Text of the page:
Fig. 2
figure 2

Flow-chart showing treatment procedure and serum TG, TC, and GLU levels in the patient. TG, triglyceride; TC, total cholesterol; GLU, glucose; EN, enteral nutrition

Genetic findings

We sequenced the entire coding and flanking sequences of the LPL, APOC2, APOA5, GBIHBP1 and LMF1 genes in the patient (sequencing data available in Additional file 1). We found no putative deleterious variants, with the exception of a heterozygous nonsense variant, c.1024 C > T (p.Arg342*; rs776584760), in exon 7 of the LMF1 gene (Fig. 3). This variant was absent in our other 131 HTG-AP patients, 85 AP patients without HTG, and 43 healthy controls (all subjects were Han Chinese). Unfortunately, no family members were available for genetic analysis.

Fig. 3
figure 3

Identification of a novel and heterozygous nonsense variant in the LMF1 gene. Sequencing electropherograms of the wild-type sequence from a healthy control and the heterozygous LMF1 c.1024C > T (p.Arg342*) variant from the patient are shown. The affected codon 342 (in exon 7 of the LMF1 gene) is underlined in the context of the wild-type sequence


In this study, we identified a heterozygous LMF1 nonsense mutation, c.1024C > T (p.Arg342*), in a Han Chinese patient with HTG-AP. To our best knowledge, this variant has not been previously reported to be associated with HTG in the literature. Moreover, this variant was also absent in the ClinVar database (; as of November 8, 2018). Further, survey of the Genome Aggregation Database (genomAD,; as of November 8, 2018) revealed that the c.1024 C > T variant was present at an average allele frequency of 0.00002857 (7 of 244,974) in all populations combined; and its allele frequency in the East Asian population was 0.0002238 (4 of 17,876). In short, the LMF1 c.1024 C > T variant is extremely rare in normal populations.

The human LMF1 gene encodes a 567 amino acid protein. Recently, Serveaux Dancer and colleagues assessed the functionality of two LMF1 nonsense variants, p.Tyr439* and p.Trp464*, by means of an in vitro assay. Specifically, they co-transfected HEK293T cells with the wild-type LPL expression vector and the LMF1 mutant expression vector of interest; and then measured the LPL activity in the culture media of the co-transfected HEK-293 T cells. As such, Serveaux Dancer and colleagues found that both the LMF1 p.Tyr439* and p.Trp464* nonsense variants caused an almost complete loss of the LPL activity [13]. The LMF1 c.1024C > T (p.Arg342*) variant reported here, which removes ~ 100 more residues from the C terminus of the protein as compared to p.Tyr439* and p.Trp464*, can be reasonably concluded to cause a complete functional loss of the affected LMF1 allele.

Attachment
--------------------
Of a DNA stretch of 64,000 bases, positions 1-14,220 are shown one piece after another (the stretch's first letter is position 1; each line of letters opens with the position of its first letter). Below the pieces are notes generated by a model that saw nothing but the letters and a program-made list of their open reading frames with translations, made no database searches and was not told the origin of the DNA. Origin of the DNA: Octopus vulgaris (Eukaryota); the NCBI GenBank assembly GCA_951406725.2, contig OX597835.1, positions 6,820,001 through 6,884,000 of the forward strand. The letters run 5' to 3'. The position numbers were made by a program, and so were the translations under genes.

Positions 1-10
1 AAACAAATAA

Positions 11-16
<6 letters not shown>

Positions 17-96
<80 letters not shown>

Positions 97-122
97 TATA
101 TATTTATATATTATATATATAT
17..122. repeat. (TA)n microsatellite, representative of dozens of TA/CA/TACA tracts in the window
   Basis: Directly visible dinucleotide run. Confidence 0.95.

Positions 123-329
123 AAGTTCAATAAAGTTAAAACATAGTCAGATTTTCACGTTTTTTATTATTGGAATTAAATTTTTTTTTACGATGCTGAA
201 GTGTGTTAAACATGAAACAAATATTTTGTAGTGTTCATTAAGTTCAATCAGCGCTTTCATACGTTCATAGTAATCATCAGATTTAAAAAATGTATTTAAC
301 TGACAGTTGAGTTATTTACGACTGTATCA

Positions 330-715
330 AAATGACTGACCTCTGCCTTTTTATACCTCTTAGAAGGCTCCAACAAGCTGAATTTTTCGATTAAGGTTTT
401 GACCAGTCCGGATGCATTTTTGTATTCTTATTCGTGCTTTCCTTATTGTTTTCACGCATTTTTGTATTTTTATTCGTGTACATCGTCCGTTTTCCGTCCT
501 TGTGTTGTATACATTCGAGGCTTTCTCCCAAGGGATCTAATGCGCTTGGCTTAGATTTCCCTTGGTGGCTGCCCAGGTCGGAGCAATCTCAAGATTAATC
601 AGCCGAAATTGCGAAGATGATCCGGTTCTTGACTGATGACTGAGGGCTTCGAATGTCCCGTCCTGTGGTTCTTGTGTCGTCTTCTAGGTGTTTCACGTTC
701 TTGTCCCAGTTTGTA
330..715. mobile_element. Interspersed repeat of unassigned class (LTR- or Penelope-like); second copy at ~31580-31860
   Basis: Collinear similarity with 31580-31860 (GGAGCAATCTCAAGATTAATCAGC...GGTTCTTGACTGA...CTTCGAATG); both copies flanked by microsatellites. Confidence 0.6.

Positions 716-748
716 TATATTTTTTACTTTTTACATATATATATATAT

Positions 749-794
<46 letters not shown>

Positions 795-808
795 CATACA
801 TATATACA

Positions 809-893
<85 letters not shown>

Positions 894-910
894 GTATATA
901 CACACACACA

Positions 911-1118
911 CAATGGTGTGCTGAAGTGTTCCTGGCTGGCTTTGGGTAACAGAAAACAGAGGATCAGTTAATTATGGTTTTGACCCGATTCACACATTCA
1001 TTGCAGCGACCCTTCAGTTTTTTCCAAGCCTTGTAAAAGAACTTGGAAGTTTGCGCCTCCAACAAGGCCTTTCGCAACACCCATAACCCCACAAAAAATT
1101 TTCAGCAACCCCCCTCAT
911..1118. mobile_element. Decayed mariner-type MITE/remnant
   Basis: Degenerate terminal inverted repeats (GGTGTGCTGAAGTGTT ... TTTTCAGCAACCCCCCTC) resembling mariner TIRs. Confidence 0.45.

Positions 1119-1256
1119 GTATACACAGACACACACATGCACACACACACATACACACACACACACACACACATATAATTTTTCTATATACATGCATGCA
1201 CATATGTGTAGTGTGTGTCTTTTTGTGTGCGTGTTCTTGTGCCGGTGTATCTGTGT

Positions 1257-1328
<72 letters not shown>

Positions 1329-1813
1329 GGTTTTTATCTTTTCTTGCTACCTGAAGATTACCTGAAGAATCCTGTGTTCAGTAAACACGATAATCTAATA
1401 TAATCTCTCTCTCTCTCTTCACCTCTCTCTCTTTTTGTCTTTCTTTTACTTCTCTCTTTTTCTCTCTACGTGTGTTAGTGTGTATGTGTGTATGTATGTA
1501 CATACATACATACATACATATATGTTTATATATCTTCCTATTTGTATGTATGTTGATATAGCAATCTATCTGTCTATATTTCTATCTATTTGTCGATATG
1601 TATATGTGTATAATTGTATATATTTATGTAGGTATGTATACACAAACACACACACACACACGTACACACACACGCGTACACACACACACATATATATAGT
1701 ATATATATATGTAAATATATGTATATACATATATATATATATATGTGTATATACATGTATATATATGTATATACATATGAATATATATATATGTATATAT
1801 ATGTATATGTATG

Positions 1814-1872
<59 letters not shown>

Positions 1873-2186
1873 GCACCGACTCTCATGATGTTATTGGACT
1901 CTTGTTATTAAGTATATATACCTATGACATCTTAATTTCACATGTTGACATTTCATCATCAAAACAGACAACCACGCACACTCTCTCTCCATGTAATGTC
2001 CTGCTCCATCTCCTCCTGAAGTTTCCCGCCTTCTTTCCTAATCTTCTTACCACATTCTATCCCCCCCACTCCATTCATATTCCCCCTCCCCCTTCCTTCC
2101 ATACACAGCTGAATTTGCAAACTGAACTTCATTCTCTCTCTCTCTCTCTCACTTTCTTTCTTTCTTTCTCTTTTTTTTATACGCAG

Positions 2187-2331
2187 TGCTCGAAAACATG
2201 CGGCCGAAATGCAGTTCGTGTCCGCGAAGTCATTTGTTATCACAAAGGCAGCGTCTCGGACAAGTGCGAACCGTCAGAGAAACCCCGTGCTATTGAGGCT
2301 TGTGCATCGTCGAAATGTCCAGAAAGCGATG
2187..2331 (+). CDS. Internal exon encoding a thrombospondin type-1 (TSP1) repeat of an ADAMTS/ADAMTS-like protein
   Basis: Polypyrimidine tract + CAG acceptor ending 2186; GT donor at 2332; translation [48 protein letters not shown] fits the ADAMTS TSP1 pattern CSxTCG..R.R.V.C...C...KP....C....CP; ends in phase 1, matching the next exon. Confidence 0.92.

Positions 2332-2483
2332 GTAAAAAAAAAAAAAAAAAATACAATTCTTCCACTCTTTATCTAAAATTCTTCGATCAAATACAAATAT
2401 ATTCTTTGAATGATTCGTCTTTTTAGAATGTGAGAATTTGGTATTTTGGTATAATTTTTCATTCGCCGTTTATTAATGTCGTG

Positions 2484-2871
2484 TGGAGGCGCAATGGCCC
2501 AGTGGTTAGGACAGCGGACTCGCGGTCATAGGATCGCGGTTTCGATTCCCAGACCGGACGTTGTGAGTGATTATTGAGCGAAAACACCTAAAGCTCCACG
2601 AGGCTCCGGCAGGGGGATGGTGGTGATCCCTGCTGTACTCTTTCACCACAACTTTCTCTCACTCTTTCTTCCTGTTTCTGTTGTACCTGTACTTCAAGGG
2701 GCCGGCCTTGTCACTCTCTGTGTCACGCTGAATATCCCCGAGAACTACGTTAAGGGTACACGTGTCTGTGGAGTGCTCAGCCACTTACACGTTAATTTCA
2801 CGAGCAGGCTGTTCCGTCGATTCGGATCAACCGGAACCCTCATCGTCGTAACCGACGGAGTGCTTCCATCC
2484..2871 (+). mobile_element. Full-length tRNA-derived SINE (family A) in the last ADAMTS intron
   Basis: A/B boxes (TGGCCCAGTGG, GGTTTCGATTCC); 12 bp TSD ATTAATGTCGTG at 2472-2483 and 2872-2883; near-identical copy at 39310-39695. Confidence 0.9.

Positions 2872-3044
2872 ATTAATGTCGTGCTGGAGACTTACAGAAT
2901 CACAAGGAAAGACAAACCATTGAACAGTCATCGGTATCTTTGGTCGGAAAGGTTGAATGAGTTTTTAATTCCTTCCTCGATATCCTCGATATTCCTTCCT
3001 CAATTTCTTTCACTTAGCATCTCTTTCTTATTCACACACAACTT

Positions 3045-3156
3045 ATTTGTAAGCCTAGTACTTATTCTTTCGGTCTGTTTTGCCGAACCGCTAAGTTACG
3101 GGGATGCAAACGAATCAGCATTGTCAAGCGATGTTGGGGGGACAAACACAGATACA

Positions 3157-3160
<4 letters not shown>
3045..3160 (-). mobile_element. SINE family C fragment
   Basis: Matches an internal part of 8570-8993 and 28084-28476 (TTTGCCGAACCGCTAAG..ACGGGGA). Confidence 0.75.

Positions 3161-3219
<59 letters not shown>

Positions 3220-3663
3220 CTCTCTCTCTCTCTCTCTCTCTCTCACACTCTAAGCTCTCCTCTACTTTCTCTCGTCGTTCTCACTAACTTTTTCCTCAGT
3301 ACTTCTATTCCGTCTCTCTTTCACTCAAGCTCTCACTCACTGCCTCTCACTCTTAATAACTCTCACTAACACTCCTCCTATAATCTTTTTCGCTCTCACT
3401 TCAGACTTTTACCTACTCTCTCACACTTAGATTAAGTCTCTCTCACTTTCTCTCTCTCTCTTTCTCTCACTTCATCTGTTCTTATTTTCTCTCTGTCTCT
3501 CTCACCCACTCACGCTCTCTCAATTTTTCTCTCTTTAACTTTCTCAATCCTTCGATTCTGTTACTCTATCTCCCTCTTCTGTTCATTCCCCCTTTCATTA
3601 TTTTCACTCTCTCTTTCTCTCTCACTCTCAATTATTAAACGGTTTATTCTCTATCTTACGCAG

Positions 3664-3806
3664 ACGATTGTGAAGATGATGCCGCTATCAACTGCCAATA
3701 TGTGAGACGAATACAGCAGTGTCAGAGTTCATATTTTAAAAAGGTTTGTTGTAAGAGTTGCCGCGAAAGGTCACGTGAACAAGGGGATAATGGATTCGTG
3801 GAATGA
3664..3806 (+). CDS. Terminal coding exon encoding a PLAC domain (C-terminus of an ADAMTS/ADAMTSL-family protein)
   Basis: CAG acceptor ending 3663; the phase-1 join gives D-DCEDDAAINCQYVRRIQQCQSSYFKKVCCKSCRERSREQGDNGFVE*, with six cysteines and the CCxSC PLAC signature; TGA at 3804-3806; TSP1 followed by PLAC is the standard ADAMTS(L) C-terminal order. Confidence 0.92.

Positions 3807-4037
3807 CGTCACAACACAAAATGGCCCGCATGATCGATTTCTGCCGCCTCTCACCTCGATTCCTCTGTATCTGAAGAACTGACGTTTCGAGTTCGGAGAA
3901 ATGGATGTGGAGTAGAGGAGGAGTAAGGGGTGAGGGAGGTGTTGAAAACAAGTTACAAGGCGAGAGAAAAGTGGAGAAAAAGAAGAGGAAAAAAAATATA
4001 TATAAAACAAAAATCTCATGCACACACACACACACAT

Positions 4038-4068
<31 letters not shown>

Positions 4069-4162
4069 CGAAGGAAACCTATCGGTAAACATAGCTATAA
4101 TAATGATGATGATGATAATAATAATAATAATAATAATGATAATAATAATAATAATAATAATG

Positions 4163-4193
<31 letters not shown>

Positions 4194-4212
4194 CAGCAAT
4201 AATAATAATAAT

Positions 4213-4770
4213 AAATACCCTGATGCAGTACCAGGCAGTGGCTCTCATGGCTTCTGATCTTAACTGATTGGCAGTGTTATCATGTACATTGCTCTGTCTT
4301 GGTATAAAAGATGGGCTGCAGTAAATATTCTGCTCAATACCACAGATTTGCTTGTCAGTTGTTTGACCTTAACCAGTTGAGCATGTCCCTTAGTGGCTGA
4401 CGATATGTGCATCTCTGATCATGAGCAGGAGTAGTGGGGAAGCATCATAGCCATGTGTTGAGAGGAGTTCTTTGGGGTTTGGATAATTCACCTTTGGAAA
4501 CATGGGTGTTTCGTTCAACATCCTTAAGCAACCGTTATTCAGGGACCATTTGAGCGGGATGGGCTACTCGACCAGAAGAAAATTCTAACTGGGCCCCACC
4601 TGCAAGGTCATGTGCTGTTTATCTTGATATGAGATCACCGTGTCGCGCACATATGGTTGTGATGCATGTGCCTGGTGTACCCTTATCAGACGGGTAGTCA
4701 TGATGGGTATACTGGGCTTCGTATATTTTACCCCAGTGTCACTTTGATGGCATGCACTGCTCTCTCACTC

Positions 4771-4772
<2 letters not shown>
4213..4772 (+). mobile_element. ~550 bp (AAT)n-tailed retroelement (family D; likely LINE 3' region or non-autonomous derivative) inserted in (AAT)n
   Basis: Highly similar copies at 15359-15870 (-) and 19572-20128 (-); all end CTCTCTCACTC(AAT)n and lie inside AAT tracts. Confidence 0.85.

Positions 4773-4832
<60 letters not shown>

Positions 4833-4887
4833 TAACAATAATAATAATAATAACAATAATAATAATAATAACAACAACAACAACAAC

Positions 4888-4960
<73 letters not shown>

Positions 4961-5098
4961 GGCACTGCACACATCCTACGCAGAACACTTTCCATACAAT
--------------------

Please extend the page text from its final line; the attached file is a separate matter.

A particularly interesting finding of the Serveaux Dancer study is that in one of their subjects with severe HTG, their mutational analysis of the LPL, APOC2, APOA5, GBIHBP1 and LMF1 genes identified only a single and heterozygous deleterious variant, LMF1 p.Trp464* (N.B. one of the aforementioned loss-of-function LMF1 nonsense mutations) [13]. Prior to their report, all heterozygous carriers of nonsense LMF1 variants had been described to have either normal or at most borderline HTG. Thus, our patient represents the second heterozygous carrier of a LMF1 nonsense variant who had severe HTG. This notwithstanding, it is pertinent to emphasize an important difference between the two relevant severe HTG patients in terms of their underlying etiological factors. In the Serveaux Dancer study, the two other heterozygous carriers of the LMF1 p.Trp464* variant had normal TG concentration; and the 8-month-old proband with the heterozygous LMF1 p.Trp464* variant exhibited severe HTG (1860 mg/dL (21 mmol/L)) on an episode of severe acute gastroenteritis (a condition known to be associated with moderate HTG) without AP. In our study, we were not able to analyze the patient’s parents but neither of them was known to have HTG. Notably, our patient had two harmful lifestyle factors, severe obesity and heavy tobacco abuse. Obesity, producing more TG, is not only associated with primary HTG [14] but also is a risk factor for secondary HTG [15]. Tobacco can influence the lipometabolism of liver, thereby increasing free fatty acid delivery into plasma that can in turn triggers a rise in TG level due to the defective lipolytic system [16]. In addition, tobacco has also been reported to be a risk factor for AP development [17]. In short, whereas the two severe HTG patients had LMF1 variants of similar functional effects, they had quite different secondary HTG-predisposing factors.

Finally, we would like to make two points. First, the LMF1 protein expression level in the patient carrying the heterozygous LMF1 nonsense variant, c.1024C > T (p.Arg342*), is assumed to be half of that in health controls. We were not able to confirm this assumption due to the unavailability of pathophysiologically relevant tissue(s) from the patient. Second, “LPL is also expressed at high levels in certain regions of the brain. Why LPL is produced in neurons of the brain remains an enigma ….” [18]. Intriguingly, LMF1, which is involved in the folding and expression of LPL, is also highly expressed in the brain (see


In conclusion, we have for the first time discovered a novel and heterozygous LMF1 nonsense variant in a HTG-AP patient with severe obesity and heavy smoking, highlighting an important interplay between genetic and lifestyle factors in the etiology of HTG.